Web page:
Mon | Feb 24, 2020

Potiphar’s wife

Published:Sunday | December 15, 2019 | 12:18 AMYasmine Peru - Sunday Gleaner Writer

The Book of Genesis reveals the most incredible dramas, some of which just happen to be sexual in nature. Take, for instance, the story of Joseph and Potiphar’s wife (hereafter referred to as Mrs Potiphar). Though old as the Bible, it possesses a theme that thunders down through the ages – sexual harassment.

In Genesis 39, it is recorded that “Joseph was handsome in form and appearance.” If the Holy Scripture had to make a point of speaking about Joseph’s physical appearance, then the Bro must have been fine indeed. No doubt, this contributed in great measure to him becoming an object of lust.

Just picture the scenario: A powerful and predatory woman becomes obsessed by the handsome, young stud who is a slave purchased by her wealthy husband, but who, nonetheless, is an integral part of her household.

Potiphar’s wife is described by one Bible commentator as a “seductress and a man-eater”, and she acts true to form.

Genesis 39:7 relates: “And it came to pass after these things, that his master’s wife cast her eyes upon Joseph; and she said, lie with me.”

Just like that. Mrs Potiphar wasn’t into “no long talking”. She saw something that she desired and she made it known.

Not interested

But then comes what could have been a shocker for her. Joseph, the God-fearing youth, who was said to be in his 20s at the time, point blank refused to do “this great wickedness, and sin against God”. He was not interested in being led down a sinful path by an adulterous woman, and he made that crystal clear.

Well, just like in the movies, Mrs Potiphar then becomes his personal stalker. Verse 10 states: “And it came to pass, as she spake to Joseph day by day, that he hearkened not unto her, to lie by her, or to be with her.”

Mrs Potiphar wanted the forbidden fruit and would stop at nothing to get it. She ups the ante and decides that it’s time to get physical. Mrs Potiphar, the Bible relates, grabs Joseph by his clothes and orders him to sleep with her. Joseph flees, leaving his garment in her hand. Frustrated and armed with “proof”, Mrs Potiphar falsely accuses him of attempted rape by concocting a story which her husband fully believes. The angry husband flings Joseph in prison.

This story, Father Sean Major Campbell states, relates the age-old reality of human sexuality, attraction, sex appeal, sexual appetite, and greed. It also explores gender-based violence, which, he points out, is also nothing new to Holy Scripture.

“Joseph was a victim of gender-based violence. If Potiphar’s wife got the chance to rape him, she would have.

“Being the wife of a powerful man, and having social capital and financial independence are no guarantee against infidelity. Was it that she felt like a woman scorned? Wanting Joseph was not a crime. However, she crossed a line when she tried to rape him. The fact that men are often the aggressors in sexual assault did not excuse her attempt to hold Joseph amid her salivating lust,” he states.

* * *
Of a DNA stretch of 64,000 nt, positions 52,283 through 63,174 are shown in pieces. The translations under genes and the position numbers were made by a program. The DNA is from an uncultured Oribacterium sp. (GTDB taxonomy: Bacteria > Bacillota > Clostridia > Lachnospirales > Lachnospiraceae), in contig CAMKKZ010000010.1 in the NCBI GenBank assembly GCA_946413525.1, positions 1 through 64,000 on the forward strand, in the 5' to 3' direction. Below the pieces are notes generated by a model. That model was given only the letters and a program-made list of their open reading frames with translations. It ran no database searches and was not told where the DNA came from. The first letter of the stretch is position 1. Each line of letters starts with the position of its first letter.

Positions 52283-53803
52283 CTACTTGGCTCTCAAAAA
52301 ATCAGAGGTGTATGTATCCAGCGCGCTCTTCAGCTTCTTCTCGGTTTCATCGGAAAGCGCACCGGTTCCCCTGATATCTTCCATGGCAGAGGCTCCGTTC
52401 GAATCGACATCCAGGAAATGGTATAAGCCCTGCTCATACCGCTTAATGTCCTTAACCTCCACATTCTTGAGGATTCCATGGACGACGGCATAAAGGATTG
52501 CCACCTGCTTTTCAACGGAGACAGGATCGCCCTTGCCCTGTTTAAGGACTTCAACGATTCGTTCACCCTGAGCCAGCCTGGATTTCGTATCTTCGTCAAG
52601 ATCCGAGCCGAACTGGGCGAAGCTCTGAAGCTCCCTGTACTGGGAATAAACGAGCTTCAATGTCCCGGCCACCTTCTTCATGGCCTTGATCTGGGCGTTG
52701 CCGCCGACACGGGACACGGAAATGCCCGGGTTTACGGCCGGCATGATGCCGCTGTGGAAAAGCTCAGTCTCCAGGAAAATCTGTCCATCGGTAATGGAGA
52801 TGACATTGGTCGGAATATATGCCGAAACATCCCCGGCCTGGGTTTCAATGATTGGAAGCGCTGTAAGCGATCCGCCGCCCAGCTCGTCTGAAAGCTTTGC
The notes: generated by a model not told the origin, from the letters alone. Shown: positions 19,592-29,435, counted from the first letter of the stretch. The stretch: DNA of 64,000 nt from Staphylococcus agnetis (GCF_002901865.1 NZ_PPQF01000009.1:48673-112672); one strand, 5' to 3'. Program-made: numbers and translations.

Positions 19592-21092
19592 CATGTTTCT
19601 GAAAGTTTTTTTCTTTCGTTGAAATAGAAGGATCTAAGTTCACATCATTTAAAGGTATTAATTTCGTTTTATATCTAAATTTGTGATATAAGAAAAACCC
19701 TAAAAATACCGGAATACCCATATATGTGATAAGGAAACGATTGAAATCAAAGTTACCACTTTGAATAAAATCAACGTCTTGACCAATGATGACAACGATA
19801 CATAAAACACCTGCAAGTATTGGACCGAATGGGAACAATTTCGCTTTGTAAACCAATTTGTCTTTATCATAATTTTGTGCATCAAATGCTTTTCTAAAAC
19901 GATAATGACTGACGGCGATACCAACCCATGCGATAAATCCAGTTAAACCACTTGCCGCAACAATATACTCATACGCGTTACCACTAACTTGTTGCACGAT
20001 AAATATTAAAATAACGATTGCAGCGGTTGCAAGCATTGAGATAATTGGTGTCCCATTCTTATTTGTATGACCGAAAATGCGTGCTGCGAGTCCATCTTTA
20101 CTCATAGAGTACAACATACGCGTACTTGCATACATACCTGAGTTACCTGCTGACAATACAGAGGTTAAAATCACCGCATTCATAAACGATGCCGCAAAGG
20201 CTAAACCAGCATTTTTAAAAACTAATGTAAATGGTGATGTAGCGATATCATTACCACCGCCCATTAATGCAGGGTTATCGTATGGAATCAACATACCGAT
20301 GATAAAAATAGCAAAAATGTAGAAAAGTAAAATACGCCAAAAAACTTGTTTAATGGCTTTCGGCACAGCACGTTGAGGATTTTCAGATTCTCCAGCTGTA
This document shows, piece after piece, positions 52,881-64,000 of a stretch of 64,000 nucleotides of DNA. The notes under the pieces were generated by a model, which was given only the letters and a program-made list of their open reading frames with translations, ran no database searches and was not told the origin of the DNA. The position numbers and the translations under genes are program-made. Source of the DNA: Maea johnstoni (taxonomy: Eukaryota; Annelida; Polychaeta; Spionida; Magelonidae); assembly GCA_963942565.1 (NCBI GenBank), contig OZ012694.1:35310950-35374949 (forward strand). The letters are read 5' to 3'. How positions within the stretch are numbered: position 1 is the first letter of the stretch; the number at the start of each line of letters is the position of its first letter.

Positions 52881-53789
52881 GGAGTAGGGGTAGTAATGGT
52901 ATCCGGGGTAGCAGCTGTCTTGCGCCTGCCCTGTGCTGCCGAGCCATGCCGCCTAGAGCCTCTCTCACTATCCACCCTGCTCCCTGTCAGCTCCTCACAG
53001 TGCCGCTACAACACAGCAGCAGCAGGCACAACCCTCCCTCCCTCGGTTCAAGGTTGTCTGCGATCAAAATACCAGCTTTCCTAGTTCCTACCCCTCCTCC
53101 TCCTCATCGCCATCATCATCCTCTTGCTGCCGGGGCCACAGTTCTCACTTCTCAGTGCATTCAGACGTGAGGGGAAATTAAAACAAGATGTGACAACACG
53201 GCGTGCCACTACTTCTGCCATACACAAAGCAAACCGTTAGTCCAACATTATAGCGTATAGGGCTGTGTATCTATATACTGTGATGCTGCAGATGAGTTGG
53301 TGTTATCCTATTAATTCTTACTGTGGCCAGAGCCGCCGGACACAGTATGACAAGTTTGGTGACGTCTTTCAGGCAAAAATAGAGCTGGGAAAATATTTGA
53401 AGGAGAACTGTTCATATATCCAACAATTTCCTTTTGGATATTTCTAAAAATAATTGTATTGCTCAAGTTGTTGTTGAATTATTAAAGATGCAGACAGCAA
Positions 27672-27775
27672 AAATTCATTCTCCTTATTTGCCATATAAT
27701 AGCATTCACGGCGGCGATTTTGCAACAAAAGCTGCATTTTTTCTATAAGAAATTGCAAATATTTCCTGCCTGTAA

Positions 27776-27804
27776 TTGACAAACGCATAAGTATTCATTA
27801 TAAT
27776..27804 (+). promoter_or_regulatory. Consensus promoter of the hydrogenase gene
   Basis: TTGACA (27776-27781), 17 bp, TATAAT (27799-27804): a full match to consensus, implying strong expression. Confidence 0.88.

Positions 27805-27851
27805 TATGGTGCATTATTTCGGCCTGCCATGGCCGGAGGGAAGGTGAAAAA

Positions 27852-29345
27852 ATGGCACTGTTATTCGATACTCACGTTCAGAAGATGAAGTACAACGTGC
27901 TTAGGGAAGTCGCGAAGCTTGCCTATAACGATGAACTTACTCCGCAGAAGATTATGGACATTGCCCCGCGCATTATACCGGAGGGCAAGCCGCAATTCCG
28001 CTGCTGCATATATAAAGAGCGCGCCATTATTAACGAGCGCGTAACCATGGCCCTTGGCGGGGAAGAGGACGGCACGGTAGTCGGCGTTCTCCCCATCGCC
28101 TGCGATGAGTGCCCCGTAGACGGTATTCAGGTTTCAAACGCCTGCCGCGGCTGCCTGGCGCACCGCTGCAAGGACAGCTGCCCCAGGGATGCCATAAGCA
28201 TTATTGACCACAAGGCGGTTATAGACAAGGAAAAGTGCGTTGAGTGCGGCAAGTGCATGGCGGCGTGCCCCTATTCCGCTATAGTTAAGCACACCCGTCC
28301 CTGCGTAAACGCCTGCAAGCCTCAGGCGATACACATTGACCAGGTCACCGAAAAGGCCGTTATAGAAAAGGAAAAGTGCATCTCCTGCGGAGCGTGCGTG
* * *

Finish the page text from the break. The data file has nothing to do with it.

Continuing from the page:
Fr Sean makes the point that Potiphar’s wife is an excellent reminder that lust is not love, because had she loved Joseph, she would not have lied about him and would not have had him imprisoned for a crime he did not commit.

He also stirs the conversation around Potiphar himself, as the silent third person in this love triangle of sorts. “The text does not give any indication about Potiphar’s capacity to do his homework. Was there a problem? Was his wife having chamber concerns? Was it that Potiphar’s heavy responsibilities as one of Pharaoh’s officials and captain of the guard taking a toll on his sexual prowess? The Bible does not tell us.

“Maybe Potiphar’s wife reminds us that women, like men, have the capacity too, to go after what they want. Maybe she also reminds us that women, like men, sometimes make unwise decisions when caught in the throes of lust,” Fr Sean adds.

Power of class

He notes that it is significant to us in a post-slavery context to remember that Joseph was bought by Potiphar from the Ishmaelites who had brought him to Egypt. Although he was entrusted with the care of Potiphar’s household, Joseph was still vulnerable to the power of class over his life and very being. Potiphar’s wife knew this!

“How interesting that while she failed to rob Joseph of his dignity, or to have him fall for her, she was able to make a fool of Potiphar who believed every word she said. Even powerful men are quick to buy the stories of deceitful women!

“Beware of the wives of Potiphar in your workplace, in the boardroom, in the church. They envy your capacity to think for yourself. They despise your moral courage. They will hurt you. They may not get a chance to grab your cloak. They may, however, abuse their privileged status and connections. Keep on doing what you know is right, and be wise,” he warns.

Fr Sean concludes, “It is difficult for the contemporary mind to comprehend this. However, the text consistently notes that the Lord was present with Joseph. An important lesson then is that the Lord’s presence is never an indication that the believer will be immune to the challenges of false accusation and the experiences of oppression. In Joseph, we see one who remained faithful to God, even in adversity.”